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  Books   15 Jun 2024  Book Review | Of Feluda, ‘dry days’: A whimsical look, but serious too

Book Review | Of Feluda, ‘dry days’: A whimsical look, but serious too

THE ASIAN AGE. | SHUMA RAHA
Published : Jun 15, 2024, 12:59 pm IST
Updated : Jun 15, 2024, 12:59 pm IST

Though the slim volume is thick with cultural cross-references, it is the pop culture stardust of Bengal, Hazra’s motherland

Cover image of In Praise of Laziness
 Cover image of In Praise of Laziness
Sometimes quirky, sometimes philosophical, almost always witty, In Praise of Laziness and Other Essays by the journalist and author Indrajit Hazra is an off-beat lollapalooza that offers many wonders. The writer’s penchant for word play, his fascination with words and their etymology, his wide-ranging scholarship which sparks through his ideas and propositions that are both serious and frivolous, pack quite a punch. It’s a bit like watching a juggler do his thing with a multitude of strobe-lit balls.

Take the title essay, In Praise of Laziness. A riff on Bertrand Russell’s essay, In Praise of Idleness, Hazra’s ode to indolence traipses from an epic meditation on the gargantuan sleeping habits of Kumbhakarna — the brother of Ravana in the Ramayana — to a hat-tip to the character of Floyd, the slacker-incarnate in the Hollywood film True Romance (1993), to an etymological deep-dive into that exquisitely expressive, almost onomatopoeic, Bengali slang word, ‘lyad’, or the state of laziness.

Though the slim volume is thick with cultural cross-references (Rimbaud to Bruegel, Homer to Holmes, and so on), it is the pop culture stardust of Bengal, Hazra’s motherland, that informs many of the pieces. In Felumenon, a Bhadralok Franchise, which dwells on Feluda, aka Pradosh C. Mitter, the fictional sleuth created by Satyajit Ray and beloved of generations of Bengali children and adults, Hazra argues that the character epitomises the Bengali bhadralok (gentleman) as he once used to be: a person of intelligence, integrity, knowledge, and, also, one who disdained material wealth and equated it with greed. That the Feluda industry continues to be the phenomenon that it is, churning out films and television series 32 years after Ray’s death, is because, Hazra says with a touch of Felumaniac romanticism, they evoke “the Bengali as he was, not is, but hopefully will be.”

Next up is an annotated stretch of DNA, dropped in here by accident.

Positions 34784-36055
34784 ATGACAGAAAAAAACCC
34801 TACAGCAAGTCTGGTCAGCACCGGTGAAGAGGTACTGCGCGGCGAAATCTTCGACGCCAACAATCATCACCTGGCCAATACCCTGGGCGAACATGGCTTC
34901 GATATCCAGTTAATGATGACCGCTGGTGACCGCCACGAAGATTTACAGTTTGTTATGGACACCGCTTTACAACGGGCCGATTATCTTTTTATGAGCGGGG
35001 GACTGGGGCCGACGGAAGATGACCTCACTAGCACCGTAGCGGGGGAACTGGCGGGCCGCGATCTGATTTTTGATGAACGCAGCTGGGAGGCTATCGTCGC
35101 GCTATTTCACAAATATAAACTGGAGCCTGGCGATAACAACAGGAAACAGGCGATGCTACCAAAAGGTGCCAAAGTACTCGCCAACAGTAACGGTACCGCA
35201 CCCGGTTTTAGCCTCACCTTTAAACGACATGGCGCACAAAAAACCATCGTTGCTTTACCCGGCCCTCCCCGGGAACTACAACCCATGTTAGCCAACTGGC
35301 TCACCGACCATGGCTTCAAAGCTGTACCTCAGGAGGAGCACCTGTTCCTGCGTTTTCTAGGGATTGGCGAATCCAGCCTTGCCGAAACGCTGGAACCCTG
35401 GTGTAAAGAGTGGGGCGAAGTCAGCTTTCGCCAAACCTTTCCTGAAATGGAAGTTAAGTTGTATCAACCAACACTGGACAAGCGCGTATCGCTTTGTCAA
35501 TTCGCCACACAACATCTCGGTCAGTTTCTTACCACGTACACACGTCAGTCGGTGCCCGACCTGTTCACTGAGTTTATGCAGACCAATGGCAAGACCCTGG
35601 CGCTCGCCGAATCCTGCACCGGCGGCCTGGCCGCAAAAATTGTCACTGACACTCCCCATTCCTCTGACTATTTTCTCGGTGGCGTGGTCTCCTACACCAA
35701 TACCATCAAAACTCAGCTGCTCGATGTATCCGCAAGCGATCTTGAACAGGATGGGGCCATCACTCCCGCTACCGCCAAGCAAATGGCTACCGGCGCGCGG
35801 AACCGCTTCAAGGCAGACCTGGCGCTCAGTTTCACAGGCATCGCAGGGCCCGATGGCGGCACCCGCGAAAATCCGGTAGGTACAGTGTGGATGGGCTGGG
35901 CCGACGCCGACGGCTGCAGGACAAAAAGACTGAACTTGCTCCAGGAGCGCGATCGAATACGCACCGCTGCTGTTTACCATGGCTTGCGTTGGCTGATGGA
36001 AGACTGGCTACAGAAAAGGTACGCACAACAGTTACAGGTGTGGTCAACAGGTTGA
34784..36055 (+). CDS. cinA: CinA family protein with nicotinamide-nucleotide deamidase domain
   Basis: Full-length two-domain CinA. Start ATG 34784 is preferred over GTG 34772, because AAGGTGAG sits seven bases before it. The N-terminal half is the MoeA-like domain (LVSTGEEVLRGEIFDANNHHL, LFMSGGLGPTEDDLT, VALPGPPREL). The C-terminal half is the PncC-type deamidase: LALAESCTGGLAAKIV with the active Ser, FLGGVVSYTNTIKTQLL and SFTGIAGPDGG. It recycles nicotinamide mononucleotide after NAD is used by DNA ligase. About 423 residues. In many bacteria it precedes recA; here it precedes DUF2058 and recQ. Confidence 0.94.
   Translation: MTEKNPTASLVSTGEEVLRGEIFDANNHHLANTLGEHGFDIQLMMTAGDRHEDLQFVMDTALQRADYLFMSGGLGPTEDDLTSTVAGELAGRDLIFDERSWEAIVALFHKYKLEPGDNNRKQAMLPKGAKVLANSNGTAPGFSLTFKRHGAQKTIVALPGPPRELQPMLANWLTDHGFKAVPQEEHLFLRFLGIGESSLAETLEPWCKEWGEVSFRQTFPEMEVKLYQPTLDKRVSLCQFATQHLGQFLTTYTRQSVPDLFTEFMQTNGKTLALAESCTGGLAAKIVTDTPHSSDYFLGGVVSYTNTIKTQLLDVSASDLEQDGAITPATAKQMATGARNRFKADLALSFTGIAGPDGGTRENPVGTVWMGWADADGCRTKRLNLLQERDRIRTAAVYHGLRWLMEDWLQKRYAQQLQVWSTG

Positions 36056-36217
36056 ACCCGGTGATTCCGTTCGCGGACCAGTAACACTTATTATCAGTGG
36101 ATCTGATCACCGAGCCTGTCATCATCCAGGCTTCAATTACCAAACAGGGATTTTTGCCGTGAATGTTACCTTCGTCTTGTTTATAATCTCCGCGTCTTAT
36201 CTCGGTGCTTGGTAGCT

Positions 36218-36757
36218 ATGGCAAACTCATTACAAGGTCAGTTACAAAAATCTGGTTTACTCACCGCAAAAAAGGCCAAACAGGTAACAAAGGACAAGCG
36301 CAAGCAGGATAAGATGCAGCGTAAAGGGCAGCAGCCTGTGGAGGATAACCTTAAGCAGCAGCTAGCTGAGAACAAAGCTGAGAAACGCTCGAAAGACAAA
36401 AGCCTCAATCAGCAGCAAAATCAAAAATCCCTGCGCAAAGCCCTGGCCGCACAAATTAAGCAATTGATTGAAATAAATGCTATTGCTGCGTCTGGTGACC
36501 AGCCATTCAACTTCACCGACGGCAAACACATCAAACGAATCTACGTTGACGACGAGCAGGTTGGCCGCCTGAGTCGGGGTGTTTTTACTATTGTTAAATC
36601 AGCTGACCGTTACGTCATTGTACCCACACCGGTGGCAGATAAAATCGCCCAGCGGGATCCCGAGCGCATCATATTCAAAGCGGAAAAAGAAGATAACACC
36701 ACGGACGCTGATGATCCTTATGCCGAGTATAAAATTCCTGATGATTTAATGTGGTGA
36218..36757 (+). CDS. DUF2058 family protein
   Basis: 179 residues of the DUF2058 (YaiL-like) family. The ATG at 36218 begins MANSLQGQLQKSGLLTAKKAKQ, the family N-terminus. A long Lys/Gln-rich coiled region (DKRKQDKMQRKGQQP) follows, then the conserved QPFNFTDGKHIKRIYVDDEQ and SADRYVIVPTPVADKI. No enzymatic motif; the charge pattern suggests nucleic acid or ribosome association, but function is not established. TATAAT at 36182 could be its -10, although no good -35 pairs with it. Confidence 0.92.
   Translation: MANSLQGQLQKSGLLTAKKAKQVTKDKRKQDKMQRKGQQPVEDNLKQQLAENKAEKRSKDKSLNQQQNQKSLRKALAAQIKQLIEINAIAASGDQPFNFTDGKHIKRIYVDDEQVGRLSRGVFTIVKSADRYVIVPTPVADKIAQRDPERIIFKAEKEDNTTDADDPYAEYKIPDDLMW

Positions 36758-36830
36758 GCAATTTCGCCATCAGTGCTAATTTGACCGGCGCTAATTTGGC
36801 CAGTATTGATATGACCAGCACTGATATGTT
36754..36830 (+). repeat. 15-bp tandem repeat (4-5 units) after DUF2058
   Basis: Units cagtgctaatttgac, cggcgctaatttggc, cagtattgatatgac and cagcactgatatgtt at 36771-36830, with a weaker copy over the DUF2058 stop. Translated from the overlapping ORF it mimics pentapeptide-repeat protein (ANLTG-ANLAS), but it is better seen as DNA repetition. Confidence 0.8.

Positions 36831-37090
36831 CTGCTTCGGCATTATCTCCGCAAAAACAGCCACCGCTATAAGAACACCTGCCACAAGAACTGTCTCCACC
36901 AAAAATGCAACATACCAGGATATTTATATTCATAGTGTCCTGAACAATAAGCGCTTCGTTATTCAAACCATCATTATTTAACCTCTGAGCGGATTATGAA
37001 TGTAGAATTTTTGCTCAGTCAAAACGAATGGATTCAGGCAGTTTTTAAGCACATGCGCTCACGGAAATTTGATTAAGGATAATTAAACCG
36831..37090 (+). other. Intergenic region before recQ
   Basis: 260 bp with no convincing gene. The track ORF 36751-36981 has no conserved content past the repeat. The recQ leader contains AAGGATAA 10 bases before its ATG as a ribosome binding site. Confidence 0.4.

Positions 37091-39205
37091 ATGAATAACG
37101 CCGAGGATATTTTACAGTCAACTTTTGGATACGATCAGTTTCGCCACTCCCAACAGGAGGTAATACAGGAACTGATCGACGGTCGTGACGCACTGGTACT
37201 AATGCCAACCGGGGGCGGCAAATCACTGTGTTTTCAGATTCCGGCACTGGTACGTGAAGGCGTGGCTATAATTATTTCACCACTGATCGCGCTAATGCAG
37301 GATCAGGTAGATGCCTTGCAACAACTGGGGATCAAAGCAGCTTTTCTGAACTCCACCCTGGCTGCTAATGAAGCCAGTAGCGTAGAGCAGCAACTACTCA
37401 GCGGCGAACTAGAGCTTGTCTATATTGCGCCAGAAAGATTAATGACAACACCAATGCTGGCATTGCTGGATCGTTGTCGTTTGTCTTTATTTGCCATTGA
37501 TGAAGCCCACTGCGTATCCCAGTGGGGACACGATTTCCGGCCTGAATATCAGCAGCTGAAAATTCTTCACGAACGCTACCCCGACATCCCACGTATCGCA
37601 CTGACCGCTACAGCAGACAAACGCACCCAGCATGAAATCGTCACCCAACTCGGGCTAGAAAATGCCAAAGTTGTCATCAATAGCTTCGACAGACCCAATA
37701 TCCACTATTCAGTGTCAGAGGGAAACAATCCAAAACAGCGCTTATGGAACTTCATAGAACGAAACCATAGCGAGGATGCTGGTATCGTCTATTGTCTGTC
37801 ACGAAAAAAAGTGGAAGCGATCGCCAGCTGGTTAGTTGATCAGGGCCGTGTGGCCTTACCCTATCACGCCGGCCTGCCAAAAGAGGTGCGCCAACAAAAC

Other subjects get the Hazra treatment: A speculative rumination on the adult lives of Mark Twain’s Huckleberry Finn and Sukumar Ray’s Pagla Dashu — those free-spirited madcap boys whose romps remain frozen in the pages of their boyhood; the joys of an electric blanket in Delhi’s winter; the rewards of staying indoors; India’s alcohol-mukt “dry day”… There are times when his sentences groan under the weight of the cultural, historical and polemical references that he brings to bear on them. But, clearly, Hazra embraces the complexity. As he says, he wants his language to be clotted, “ropey”. So who are we to disagree?

In Praise of Laziness

By Indrajit Hazra

Simon & Schuster

pp. 168; Rs 399

 

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